The Mahabharata of Krishna-Dwaipayana Vyasa, Volume 4 eBook

This eBook from the Gutenberg Project consists of approximately 1,582 pages of information about The Mahabharata of Krishna-Dwaipayana Vyasa, Volume 4.
made gifts to me.  Hearing such words from solicitors one gives away all kinds of wealth unto a particular solicitor. (Such gifts are regarded as made from desire of profit.) I am not his, nor is he mine.  If disregarded, he may injure me.  From such motives of fear even a man of learning and wisdom may make gifts unto an ignorant wretch. (Such gifts are regarded as made from fear.) This one is dear to me, I am also dear to him.  Influenced by considerations like these, a person of intelligence, freely and with alacrity, make gifts unto a friend. (Such gifts are regarded as made from free choice.) The person that solicits me is poor.  He is, again, gratified with a little.  From considerations such as these, one should always make gifts unto the poor, moved by pity.  (Gifts made from such considerations are regarded as made from pity.) These are the five kinds of gift.  They enhance the giver’s merits and fame.  The Lord of all creatures (Brahman himself) has said that one should always make gifts according to one’s power.’”


“Yudhishthira said, ’O grandsire, thou art possessed of great wisdom.  Indeed, thou art fully conversant with every branch of learning.  In our great race thou art the only individual that swellest with all the sciences.  I desire to hear from thee discourses that are interwoven with Religion and Profit, that lead to felicity hereafter, and that are fraught with wonder unto all creatures.  The time that has come is fraught with great distress.  The like of it does not generally come to kinsmen and friends.  Indeed, save thee, O foremost of men, we have now none else that can take the place of an instructor.  If, O sinless one, I with my brothers deserve the favour, it behoveth thee to answer the question I desire to ask thee.  This one is Narayana who is endued with every prosperity and is honoured by all the kings.  Even he waits upon thee, showing thee every indulgence and honouring thee greatly.  It behoveth thee to discourse unto me, through affection, for my benefit as also for that of my brothers, in the presence of Vasudeva himself and of all these kings.’”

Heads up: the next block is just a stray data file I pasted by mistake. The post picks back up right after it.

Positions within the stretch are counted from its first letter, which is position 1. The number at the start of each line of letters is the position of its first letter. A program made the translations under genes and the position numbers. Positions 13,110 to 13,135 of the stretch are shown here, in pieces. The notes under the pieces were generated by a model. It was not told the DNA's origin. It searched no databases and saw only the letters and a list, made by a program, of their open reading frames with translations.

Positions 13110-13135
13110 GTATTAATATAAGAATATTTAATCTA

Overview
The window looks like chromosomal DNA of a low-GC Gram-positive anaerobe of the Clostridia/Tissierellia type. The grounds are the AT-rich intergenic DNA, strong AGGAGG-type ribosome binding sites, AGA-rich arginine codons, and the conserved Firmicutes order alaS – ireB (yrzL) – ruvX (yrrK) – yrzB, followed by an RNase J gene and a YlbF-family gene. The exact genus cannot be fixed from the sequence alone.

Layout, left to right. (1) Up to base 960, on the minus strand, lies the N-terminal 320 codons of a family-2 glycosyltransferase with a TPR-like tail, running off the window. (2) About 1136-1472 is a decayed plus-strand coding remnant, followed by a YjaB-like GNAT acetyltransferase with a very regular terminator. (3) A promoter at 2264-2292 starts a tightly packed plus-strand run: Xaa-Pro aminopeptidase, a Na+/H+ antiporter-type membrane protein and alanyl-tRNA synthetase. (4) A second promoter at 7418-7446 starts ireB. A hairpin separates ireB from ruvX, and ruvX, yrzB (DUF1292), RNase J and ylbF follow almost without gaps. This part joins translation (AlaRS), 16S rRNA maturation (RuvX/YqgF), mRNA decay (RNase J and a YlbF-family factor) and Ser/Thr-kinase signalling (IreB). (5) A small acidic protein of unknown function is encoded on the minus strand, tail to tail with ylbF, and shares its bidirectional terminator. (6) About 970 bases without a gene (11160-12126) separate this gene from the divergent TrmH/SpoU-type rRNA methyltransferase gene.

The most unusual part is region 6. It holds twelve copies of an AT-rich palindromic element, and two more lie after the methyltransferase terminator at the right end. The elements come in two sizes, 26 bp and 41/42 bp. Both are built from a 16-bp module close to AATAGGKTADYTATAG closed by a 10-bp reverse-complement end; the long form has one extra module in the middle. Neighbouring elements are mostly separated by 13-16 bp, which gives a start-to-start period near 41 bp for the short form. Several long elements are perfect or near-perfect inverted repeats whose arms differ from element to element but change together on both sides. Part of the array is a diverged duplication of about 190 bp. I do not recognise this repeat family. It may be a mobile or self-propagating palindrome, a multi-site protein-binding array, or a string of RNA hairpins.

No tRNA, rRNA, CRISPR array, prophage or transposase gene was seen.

“Vaisampayana continued, ’Hearing these words of king Yudhishthira, Bhishma, the son of the river called after Bhagiratha, filled with joy in consequence of his affection for the monarch and his brothers, said what follows.’[559]

“Bhishma said, ’I shall certainly recite to thee discourses that are delightful, on the subject, O king, of the puissance of this Vishnu as displayed in days of yore and as I have heard (from my preceptors).  Listen to me also as I describe the puissance of that great god who has a bull for his device.  Listen to me as I narrate also the doubt that filled the mind of the spouse of Rudra and that of Rudra himself.  Once on a time the righteous souled Krishna observed a vow extending for ten and two years.  For beholding him who had gone through the rite of initiation for

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The Mahabharata of Krishna-Dwaipayana Vyasa, Volume 4 from Project Gutenberg. Public domain.
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